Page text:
It’s hard to exaggerate the significance of the damage done to the Natanz uranium enrichment facility in Iran—how it will affect Iran’s nuclear program and the broader implications pertaining to a possible Iranian retaliation against Israel.
The reports emanating from Iran over the past two days are contradictory. Initially, reports said a blast damaged a factory where advanced centrifuges were being tested, and then it was claimed that a cyberattack triggered the blaze. Perhaps we should rely on the sources quoted by The New York Times, who said the incident was the result of an explosive device planted at the site.
Assuming that the blast was indeed intentional, then it was a tremendous success for the attacker in terms of the intelligence compiled on the classified facility, knowledge of the activities taking place there, and the ability to infiltrate the premises undetected and place a bomb precisely where it would cause maximal damage. The bewildered and hesitant responses of the Iranian authorities not only indicate their astonishment that their secret installation was exposed and damaged, but also their uncertainty regarding the attacker’s identity and methods.
Even before all the details surrounding the alleged sabotage emerge, it appears safe to conclude this was the worst setback to Iran’s nuclear program since its centrifuges were incapacitated in 2010 at the same site at Natanz. It was eventually revealed that those centrifuges were hit in a particularly sophisticated cyberattack via the Stuxnet computer worm. According to foreign reports at the time, the Stuxnet virus was jointly developed by the IDF Military Intelligence Directorate’s Unit 8200 and the U.S. National Security Agency. The worm targeted the supervisory control and data acquisition systems for the centrifuges and caused their collapse. The Stuxnet worm was reportedly active for nearly a year before it was discovered.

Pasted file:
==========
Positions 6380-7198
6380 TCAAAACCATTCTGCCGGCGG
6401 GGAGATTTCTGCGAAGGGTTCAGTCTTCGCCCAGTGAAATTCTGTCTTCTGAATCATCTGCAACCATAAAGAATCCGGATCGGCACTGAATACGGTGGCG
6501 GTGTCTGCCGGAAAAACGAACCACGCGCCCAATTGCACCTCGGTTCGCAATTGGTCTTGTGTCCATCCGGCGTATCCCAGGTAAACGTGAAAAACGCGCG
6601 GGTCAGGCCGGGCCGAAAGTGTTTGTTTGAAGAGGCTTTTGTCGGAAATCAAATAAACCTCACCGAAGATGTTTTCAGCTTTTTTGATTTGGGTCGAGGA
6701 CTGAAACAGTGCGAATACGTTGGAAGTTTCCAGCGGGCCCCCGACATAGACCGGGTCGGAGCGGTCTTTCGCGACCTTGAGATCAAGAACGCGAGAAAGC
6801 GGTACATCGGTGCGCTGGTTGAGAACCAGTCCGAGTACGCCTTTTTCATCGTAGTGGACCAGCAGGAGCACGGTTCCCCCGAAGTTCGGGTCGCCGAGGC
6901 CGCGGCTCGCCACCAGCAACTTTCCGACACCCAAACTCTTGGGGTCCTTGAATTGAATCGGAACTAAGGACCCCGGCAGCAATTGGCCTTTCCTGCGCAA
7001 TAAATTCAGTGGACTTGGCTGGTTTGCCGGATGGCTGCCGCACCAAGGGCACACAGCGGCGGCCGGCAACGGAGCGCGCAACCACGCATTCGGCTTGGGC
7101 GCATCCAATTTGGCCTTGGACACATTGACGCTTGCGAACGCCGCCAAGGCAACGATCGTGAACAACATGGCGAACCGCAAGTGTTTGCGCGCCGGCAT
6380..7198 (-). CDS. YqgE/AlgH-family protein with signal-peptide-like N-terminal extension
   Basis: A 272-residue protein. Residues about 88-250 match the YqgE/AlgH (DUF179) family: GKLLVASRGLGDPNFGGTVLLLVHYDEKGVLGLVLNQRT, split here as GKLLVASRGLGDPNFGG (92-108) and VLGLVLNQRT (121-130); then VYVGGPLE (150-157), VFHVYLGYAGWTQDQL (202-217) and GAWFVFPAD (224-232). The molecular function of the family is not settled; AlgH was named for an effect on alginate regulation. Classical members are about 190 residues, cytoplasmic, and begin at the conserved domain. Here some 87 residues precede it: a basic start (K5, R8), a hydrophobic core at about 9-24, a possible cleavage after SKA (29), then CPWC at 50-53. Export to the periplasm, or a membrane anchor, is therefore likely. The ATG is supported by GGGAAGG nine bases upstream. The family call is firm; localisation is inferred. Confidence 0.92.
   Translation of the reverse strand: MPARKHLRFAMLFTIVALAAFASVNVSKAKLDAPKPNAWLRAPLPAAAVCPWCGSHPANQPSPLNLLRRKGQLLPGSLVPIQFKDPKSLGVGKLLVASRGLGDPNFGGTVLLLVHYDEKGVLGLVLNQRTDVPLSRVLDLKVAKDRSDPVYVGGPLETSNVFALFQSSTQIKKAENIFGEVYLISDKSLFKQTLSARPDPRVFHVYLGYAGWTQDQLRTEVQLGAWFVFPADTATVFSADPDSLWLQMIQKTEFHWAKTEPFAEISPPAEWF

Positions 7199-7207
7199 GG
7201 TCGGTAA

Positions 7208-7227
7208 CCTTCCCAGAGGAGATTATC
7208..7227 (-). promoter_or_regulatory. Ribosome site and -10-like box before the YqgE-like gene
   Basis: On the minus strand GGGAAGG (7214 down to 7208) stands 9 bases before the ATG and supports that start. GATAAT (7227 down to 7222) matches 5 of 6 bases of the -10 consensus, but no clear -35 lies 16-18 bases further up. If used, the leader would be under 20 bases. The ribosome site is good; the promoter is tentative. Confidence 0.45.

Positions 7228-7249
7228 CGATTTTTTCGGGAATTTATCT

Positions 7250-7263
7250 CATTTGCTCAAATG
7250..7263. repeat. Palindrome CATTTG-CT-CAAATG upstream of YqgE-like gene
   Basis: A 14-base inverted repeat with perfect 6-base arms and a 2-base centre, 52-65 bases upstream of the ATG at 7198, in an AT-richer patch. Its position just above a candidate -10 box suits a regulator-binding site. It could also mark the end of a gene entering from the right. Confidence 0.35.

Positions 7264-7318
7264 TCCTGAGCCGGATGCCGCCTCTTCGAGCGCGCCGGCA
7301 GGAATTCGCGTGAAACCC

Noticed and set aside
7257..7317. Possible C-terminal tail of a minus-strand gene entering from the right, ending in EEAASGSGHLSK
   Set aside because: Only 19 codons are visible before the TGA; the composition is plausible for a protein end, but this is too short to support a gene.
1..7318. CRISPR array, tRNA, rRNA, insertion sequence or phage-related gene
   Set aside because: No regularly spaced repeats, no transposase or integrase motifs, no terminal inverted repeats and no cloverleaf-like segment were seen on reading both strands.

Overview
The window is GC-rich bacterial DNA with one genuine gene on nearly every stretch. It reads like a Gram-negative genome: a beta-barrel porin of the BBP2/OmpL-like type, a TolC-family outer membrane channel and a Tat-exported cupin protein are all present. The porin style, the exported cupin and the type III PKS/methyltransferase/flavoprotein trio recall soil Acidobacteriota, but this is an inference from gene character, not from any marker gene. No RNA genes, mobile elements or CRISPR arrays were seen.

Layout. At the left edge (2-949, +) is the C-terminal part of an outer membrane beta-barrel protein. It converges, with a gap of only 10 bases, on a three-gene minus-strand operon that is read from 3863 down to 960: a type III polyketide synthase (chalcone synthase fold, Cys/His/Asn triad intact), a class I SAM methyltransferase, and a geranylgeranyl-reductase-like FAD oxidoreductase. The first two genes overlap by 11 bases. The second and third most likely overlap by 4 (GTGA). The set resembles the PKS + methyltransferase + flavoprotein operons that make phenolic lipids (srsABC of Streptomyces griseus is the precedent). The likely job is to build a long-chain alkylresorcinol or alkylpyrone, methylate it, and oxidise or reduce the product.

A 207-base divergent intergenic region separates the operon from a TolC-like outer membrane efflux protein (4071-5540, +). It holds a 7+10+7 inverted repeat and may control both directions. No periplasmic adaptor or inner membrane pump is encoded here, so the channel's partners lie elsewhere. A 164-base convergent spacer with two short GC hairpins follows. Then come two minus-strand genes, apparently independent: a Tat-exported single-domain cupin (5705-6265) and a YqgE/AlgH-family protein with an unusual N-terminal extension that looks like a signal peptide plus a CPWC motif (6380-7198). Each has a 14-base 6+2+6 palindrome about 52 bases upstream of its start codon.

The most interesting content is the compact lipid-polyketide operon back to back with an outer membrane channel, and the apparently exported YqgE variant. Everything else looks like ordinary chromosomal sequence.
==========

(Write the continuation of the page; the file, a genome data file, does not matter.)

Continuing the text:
In the most recent attack, centrifuges—ones far more advanced than those ravaged by Stuxnet a decade ago—were again targeted. The Iranians were testing them in preparation for installation in an underground facility at the site. They were also supposed to shorten Iran’s nuclear breakout window.
The latest blow doesn’t just disrupt Iran’s plan to put these advanced centrifuges to work. It also reveals to the world—yet again—the scope of Iran’s investment in its nuclear program as its economy buckles under U.S. sanctions and the coronavirus pandemic, and as its policies on these fronts are met with increasing domestic criticism.
Naturally, Tehran pointed its finger at Israel as the party responsible for the attack. Similar accusations were made the previous week as well, following the explosion at the Parchin military site east of Tehran, although based on the information available that incident does appear to have been caused by a technical malfunction. The Natanz blast, on the other hand, appears to have been an intentional attack, and as such, Iran could seek revenge.
The quickest way for Iran to harm Israel is through its proxies in Syria. Although these militias have been degraded recently through a string of airstrikes attributed to Israel, which according to foreign news reports destroyed various weapons systems, it remains likely that similar weapons are still in Syria or can be shipped there in relatively short order.
Over the past two years, Iran and its proxies have targeted Israel on several occasions via rocket or drone attack on the Golan Heights. In each case, Israel’s air force was able to intercept the threat before it could cause damage, but there’s always a first time for everything. The latest event—and Iran’s public accusations of Israel—necessitates, at the very least, raising the alert level in the north as an act of prudence.
Iran has other options for a response; via Hezbollah from Lebanon (unlikely) or by hitting Israeli targets abroad. We can assume that along with seeking revenge and trying to find those physically responsible for carrying out the Natanz attack, the Iranians will also try fixing the breaches in their nuclear defenses. History tells us they will only be partially successful in this regard because time and again their machinations are discovered—and disrupted.
Yoav Limor is a veteran Israeli journalist and columnist for Israel Hayom.
This article first appeared in Israel Hayom.